Anorexia Nervosa

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Anorexia nervosa is an eating disorder. A person with anorexia nervosa deliberately loses weight and often finds that food dominates their life. The weight loss may become severe and life-threatening. Treatment includes talking treatments such as cognitive behavioural therapy (CBT), family therapy, and self-help measures.

Anorexia nervosa (just called anorexia from now on) is an eating disorder. It is ten times as common in females as in males. It most often starts during teenage years. About 9 in 1,000 women develop features of anorexia at some point in their lives.

People with anorexia often find that they do not allow themselves to feel full after eating. This means that they restrict the amount they eat and drink. People with anorexia are underweight. Sometimes, the weight becomes so low that it is dangerous to health.

If you answer yes to two or more of these questions then you may have an eating disorder and you should see your doctor:

  • Do you make yourself sick because you are uncomfortably full?
  • Do you worry that you've lost control over how much you eat?
  • Have you recently lost more than 6 kg (about one stone) in the past three months?
  • Do you believe you're fat when others think you are thin?
  • Would you say that food dominates your life?

Deliberate weight loss

This is the main symptom. You lose weight by avoiding fattening foods or even any foods. People with anorexia limit the amount they eat and drink, in order to control how their body looks. You may often pretend to other people that you are eating far more than you actually are. You may be using other ways of staying thin such as exercising too much. You may also have made yourself vomit, take laxatives, or even take appetite suppressant medicines or 'water' tablets (diuretics).

If you are a teenager, and still growing, you may not lose weight, but you may not be gaining it as you should. The result will be the same, ie you are under the normal weight for your age and height.

People with anorexia typically weigh 15% or more below the expected weight for their age, sex and height. Your body mass index (BMI) is calculated by your weight (in kilograms) divided by the square of your height (in metres). For example, if you weigh 66 kg and are 1.7 m tall then your BMI would be 66/(1.7 x 1.7) = 22.8. A normal BMI for an adult is 20-25. Above that you are overweight, and below that you are underweight. Adults with anorexia have a BMI below 17.5. If you are under 18 years of age, normal weight is assessed by using special age-related BMI charts.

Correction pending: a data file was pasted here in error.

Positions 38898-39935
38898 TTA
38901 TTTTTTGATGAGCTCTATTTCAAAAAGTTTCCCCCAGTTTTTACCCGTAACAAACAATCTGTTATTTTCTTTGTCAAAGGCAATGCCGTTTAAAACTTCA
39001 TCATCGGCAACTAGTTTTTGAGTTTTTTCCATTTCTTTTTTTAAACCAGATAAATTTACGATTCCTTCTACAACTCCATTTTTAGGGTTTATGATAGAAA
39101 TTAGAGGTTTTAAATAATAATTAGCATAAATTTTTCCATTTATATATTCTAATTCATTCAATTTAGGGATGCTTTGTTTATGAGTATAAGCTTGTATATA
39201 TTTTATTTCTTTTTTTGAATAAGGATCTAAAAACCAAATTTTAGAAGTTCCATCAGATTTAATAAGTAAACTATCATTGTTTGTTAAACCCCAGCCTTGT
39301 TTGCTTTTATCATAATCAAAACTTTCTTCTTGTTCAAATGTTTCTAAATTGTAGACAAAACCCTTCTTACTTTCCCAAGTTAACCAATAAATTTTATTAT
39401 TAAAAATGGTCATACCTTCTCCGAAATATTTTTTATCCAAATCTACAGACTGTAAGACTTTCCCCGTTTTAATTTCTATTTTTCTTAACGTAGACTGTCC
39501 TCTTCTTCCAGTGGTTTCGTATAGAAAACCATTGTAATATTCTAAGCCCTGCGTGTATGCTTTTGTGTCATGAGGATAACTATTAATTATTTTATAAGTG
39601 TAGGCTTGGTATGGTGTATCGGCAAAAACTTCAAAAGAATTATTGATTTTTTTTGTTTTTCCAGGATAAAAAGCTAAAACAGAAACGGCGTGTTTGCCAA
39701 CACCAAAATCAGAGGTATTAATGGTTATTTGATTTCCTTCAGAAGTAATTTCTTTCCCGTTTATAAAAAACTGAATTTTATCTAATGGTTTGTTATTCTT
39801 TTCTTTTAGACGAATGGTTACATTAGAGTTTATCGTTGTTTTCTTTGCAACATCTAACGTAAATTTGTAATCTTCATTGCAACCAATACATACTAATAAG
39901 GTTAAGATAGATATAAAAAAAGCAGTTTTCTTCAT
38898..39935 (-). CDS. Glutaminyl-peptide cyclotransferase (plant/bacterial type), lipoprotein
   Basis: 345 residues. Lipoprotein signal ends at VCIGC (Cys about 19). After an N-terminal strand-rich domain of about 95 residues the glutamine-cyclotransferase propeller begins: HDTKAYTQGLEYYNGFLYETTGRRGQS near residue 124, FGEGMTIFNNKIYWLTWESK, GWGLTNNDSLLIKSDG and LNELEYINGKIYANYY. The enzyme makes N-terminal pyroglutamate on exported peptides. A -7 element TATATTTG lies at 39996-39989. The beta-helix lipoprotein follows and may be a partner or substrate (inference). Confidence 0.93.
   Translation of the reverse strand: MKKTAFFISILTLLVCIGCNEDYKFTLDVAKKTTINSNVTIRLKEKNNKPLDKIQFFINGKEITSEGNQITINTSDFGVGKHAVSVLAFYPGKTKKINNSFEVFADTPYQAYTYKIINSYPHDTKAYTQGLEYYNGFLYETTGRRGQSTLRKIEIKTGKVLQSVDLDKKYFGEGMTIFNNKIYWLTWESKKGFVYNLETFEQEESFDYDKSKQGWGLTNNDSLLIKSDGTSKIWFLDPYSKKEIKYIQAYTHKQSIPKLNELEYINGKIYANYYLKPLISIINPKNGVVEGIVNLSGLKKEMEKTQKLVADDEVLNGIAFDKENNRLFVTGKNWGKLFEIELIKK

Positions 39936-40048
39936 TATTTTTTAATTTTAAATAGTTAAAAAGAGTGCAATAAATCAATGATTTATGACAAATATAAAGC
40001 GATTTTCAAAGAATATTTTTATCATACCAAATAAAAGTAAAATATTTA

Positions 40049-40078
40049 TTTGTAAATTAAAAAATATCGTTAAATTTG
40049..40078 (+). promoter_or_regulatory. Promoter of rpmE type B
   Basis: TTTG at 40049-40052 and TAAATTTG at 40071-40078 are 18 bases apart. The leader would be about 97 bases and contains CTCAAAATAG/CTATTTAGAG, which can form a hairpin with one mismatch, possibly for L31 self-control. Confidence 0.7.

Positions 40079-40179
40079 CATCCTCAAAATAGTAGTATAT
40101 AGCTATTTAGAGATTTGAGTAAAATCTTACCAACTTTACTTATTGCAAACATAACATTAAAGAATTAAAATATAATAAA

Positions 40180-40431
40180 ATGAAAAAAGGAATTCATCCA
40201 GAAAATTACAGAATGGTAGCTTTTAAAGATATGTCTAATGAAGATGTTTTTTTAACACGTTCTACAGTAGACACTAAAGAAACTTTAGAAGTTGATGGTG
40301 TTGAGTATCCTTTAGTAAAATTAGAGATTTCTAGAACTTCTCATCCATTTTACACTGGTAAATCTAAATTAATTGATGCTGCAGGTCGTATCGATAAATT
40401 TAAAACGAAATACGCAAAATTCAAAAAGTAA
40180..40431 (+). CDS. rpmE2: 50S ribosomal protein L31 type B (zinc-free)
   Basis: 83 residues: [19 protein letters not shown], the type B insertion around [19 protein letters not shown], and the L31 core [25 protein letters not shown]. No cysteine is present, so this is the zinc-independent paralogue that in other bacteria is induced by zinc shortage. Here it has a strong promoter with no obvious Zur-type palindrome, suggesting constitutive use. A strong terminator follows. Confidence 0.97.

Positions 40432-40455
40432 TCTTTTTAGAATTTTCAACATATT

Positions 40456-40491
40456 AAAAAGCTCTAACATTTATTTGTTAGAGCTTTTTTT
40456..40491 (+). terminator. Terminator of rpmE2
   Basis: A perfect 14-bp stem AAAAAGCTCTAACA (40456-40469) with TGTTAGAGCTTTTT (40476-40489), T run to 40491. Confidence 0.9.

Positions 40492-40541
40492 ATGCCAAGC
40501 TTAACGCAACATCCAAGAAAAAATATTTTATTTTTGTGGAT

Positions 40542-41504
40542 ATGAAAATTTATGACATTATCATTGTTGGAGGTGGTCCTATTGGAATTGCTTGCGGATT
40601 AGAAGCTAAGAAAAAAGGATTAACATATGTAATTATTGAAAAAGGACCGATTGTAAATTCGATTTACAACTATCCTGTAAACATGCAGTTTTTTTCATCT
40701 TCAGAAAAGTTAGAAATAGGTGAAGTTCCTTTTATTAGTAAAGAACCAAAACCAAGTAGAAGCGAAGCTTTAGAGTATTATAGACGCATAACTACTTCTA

With anorexia, you feel very in control of your body weight and shape. However, with time, anorexia can take control of you. After some time it can become very difficult to make healthy, normal choices about the amount and types of food you eat.

An unrealistic image of own body size

People with anorexia think that they are fat when they are actually very thin. Although other people see you as thin or underweight, it is very difficult for you to see this. You are likely to have a severe dread (like a phobia) of gaining weight. People with anorexia will do their utmost to avoid putting on weight.

Studies show that if you are anorexic, what you see when you look at yourself in the mirror is different to what other people see. If you were asked to draw, or match a computer image of what you think you look like, you may think you are bigger than you really are.

Other features

It is common for people with anorexia to:

  • Vomit secretly after eating.
  • Try hard to hide their thinness - for example, by wearing baggy clothes, or putting heavy objects in their pockets when being weighed.
  • Tend not to be truthful about how much they eat and everything to do with food.
  • Like food and feel hungry. However, it is the consequences of eating that frighten them.

People with anorexia may also become obsessed with what other people are eating.

People with anorexia often restrict themselves to certain types of food. Eating food may even become like a ritual. For example, each time you eat, you have to cut your food into very small pieces. You may think frequently about your weight and even weigh yourself most days or even several times a day.

Physical symptoms caused by low body weight or poor diet

These are many, but can include:

  • Exhaustion
  • Dizziness or fainting
  • Feeling cold a lot of the time
  • Irregular sleeping patterns
  • Poor concentration
  • Others detailed in the "health risks" section below

Health risks are caused by under-eating (starvation) and by the methods used to get rid of eaten food - being sick (vomiting), excess laxatives, etc. Problems that may occur include the following:

Irregular periods

Many women with anorexia have irregular periods, as hormone levels can be affected by poor diet. Their periods may even stop altogether or they may find that their periods have never started, especially if they started having eating problems when they were younger. Some women with anorexia may be unable to have a baby (infertile).

Chemical imbalances in the body

These are caused either by repeated vomiting or by excess use of laxatives. For example, a low potassium level which may cause tiredness, weakness, abnormal heart rhythms, kidney damage and convulsions. Low calcium levels can lead to muscle spasms (tetany). Anorexia can also cause low sugar levels.

'Thinning' of the bones (osteoporosis)

Osteoporosis is caused by a lack of calcium and vitamin D and can lead to easily fractured bones. In addition, the risk of getting osteoporosis increases if you are a woman and your periods have stopped. This is because oestrogen in your body protects your bones from osteoporosis and the levels of oestrogen in your body reduce when your periods stop.

Bowel problems

These may occur if you take a lot of laxatives. Laxatives can damage the bowel muscle and nerve endings. This may eventually result in permanent constipation and also sometimes tummy (abdominal) pains.

Swelling of hands, feet and face

This is usually due to fluid disturbances in the body.

Teeth problems

These can be caused by the acid from the stomach rotting away the enamel with repeated vomiting.